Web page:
In the longer term, the financial risk will be spread out through “new types of financing such as consortium loans, joint private equity and joint debt issuance, raise funds via multiple channels and decentralise financing risks”.

The plan proposes to harness the work of Xinjiang Production and Construction Corps to bring in mechanisation and scientific techniques in livestock breeding, development of hybrid varieties and precision irrigation.

The plan sees its main opportunity as helping the Kashgar Prefecture, whose total output in agriculture, forestry, animal husbandry and fishery amounted to just over $5 billion in 2012. With a population of less than 4 million in 2010, it is hardly a market with windfall gains for Pakistan.

The report discloses that 10 key areas for engagement have been identified with 17 specific projects. They include the construction of one NPK fertilizer plant as a starting point “with an annual output of 800,000 tons”. Enterprises will be inducted to lease farm implements, such as tractors, “efficient plant protection machinery, efficient energy saving pump equipment, precision fertilisation drip irrigation equipment” and planting and harvesting machinery.

The plan shows great interest in textiles in particular, but the interest is focused largely on yarn and coarse cloth.

Meat processing plants in Sukkur are planned with an annual output of 200,000 tons per year, and two demonstration plants processing 200,000 tons of milk per year. In crops, demonstration projects of more than 6,500 acres will be set up for high yield seeds and irrigation, mostly in Punjab.

In transport and storage, the plan aims to build “a nationwide logistics network, and enlarge the warehousing and distribution network between major cities of Pakistan” with a focus on grains, vegetables and fruits. Storage bases will be built first in Islamabad and Gwadar in the first phase, then Karachi, Lahore and another in Gwadar in the second phase, and between 2026 and 2030, Karachi, Lahore and Peshawar will each see another storage base.

Asadabad, Islamabad, Lahore and Gwadar will see a vegetable processing plant, with annual output of 20,000 tons, fruit juice and jam plant of 10,000 tons and grain processing of 1 million tons. A cotton processing plant is also planned initially, with output of 100,000 tons per year.

The report noted that in each field, Chinese enterprises will play the lead role. “China-invested enterprises will establish factories to produce fertilisers, pesticides, vaccines and feedstuffs”, the government document stated about the production of agricultural materials.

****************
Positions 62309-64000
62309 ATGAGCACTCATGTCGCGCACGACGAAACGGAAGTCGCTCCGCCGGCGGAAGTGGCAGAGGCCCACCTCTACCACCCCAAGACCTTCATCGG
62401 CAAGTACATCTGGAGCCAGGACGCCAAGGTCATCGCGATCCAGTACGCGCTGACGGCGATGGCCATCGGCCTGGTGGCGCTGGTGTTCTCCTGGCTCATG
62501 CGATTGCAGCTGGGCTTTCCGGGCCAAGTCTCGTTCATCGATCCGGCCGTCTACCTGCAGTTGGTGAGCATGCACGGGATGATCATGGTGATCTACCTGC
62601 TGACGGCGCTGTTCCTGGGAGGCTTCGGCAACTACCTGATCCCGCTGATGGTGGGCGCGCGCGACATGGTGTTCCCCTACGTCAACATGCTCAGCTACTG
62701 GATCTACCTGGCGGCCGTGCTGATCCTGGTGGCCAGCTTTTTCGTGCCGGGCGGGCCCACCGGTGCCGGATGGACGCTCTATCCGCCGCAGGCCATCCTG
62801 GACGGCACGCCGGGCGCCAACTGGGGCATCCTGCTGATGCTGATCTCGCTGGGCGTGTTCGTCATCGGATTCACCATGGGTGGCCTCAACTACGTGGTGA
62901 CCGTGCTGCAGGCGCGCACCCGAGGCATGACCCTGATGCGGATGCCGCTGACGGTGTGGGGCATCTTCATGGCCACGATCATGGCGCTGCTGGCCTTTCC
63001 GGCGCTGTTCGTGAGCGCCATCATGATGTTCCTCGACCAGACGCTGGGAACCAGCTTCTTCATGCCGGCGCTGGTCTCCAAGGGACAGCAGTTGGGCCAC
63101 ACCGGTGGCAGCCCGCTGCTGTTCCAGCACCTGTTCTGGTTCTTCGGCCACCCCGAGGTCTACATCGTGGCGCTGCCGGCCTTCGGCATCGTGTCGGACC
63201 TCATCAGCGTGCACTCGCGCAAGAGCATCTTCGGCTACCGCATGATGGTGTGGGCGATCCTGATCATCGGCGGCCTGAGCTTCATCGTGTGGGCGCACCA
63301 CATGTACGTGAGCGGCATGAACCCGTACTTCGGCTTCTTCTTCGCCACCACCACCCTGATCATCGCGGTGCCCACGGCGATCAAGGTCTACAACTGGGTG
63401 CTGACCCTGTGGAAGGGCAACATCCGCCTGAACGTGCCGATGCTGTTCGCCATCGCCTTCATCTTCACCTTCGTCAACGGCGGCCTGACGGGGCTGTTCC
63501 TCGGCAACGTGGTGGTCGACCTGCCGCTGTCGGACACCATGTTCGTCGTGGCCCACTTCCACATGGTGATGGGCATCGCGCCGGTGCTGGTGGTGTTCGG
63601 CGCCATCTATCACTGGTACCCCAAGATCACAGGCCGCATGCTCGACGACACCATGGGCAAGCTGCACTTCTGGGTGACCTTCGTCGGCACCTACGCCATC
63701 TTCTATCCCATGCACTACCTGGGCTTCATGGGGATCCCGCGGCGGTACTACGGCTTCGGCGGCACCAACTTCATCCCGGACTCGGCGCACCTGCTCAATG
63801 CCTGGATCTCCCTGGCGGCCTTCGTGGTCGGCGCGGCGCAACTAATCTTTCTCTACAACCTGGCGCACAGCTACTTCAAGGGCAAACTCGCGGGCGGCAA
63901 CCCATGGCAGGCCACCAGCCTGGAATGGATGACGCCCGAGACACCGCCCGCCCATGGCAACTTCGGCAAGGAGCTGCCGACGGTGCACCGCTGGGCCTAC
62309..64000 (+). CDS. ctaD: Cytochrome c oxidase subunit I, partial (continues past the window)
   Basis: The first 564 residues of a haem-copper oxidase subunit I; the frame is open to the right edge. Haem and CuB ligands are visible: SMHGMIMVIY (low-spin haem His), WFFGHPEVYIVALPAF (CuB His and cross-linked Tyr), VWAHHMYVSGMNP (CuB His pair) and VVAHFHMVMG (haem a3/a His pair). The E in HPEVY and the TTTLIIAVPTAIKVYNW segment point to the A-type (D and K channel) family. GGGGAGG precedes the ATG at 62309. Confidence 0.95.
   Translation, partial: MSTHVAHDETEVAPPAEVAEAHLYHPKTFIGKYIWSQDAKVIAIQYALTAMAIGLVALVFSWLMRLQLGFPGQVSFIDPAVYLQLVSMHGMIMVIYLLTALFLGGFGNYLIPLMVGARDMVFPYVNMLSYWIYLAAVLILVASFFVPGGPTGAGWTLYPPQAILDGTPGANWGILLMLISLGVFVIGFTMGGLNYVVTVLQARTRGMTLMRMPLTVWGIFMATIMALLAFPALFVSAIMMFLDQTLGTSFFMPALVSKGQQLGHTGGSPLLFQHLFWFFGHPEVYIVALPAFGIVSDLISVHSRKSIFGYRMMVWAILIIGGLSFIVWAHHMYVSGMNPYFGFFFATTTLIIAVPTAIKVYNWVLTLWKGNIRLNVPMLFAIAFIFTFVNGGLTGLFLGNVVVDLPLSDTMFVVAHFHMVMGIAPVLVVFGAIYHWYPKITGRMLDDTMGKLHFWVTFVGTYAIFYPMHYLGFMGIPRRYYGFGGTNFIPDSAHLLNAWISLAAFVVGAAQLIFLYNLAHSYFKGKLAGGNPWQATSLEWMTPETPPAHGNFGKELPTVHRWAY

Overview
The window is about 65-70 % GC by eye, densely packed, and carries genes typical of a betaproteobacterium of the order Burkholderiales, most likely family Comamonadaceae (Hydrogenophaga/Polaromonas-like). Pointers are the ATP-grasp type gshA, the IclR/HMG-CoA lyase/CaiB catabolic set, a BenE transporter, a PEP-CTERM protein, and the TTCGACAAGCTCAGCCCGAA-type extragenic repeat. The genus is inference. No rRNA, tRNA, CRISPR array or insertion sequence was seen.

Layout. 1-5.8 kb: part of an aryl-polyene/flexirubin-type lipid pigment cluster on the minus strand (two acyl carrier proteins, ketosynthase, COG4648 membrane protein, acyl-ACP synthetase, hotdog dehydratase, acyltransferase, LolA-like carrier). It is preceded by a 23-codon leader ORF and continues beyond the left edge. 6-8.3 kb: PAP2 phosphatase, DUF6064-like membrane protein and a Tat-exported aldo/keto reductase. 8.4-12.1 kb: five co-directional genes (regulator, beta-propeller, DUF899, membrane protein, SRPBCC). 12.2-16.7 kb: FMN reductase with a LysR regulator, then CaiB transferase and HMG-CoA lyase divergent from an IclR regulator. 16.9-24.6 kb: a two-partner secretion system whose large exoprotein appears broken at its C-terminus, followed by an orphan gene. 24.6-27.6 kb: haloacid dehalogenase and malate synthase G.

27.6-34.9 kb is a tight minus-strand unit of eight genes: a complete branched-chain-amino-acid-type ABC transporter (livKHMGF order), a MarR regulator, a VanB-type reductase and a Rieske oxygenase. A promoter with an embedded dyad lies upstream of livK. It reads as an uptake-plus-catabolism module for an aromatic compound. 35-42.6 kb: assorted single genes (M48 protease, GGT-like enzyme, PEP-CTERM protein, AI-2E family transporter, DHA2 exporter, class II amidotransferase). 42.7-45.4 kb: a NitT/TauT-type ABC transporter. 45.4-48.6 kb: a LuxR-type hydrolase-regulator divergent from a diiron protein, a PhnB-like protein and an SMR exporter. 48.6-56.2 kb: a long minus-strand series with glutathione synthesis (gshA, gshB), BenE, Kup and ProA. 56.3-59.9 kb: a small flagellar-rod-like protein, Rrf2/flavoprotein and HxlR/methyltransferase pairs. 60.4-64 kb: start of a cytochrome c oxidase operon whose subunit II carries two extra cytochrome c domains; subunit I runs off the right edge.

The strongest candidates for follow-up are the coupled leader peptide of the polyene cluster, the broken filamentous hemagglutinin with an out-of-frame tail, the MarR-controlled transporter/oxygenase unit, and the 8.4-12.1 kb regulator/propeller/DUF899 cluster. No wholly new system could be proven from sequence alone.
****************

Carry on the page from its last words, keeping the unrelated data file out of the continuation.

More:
The report said one of the most intriguing chapters in the plan speaks of a long belt of coastal entertainment industry that includes yacht wharfs, cruise home ports, nightlife, city parks, public squares, theaters, golf courses and spas, hot spring hotels and water sports.

In places, the plan appears to be addressing investors in China. It stated that Chinese enterprises should seek “coordinated cooperation with Pakistani enterprises” and “maintain orderly competition and mutual coordination”. It advised them to make an effort “seeking for powerful strategic partners for bundling interest in Pakistan.”

Given the diversity and far reaching projects that have been proposed, enterprises will be advised “to respect the religions and customs of the local people, treat people as equals and live in harmony”. They will also be advised to “increase local employment and contribute to local society by means of subcontracting and consortiums”.

In the final sentence of the chapter on agriculture, the plan says the Chinese government will “(s)trengthen the safety cooperation with key countries, regions and international organisations, jointly prevent and crack down on terrorist acts that endanger the safety of Chinese overseas enterprises and their staff.”

For industry, the plan divides Pakistan into three zones: western and northwestern, central, and southern. Each zone is marked to receive specific industries in designated industrial parks, of which only a few are actually mentioned.

The western and northwestern zone, covering most of Balochistan and Khyber-Pakhtunkhwa provinces, is marked for mineral extraction, with potential in chrome ore, gold reserves and diamonds. One big mineral product the plan discusses is marble. Already, China is Pakistan’s largest buyer of processed marble, at almost 80,000 tons per year. The plan looks to set up 12 marble and granite processing sites in locations ranging from Gilgit and Kohistan in the north, to Khuzdar in the south.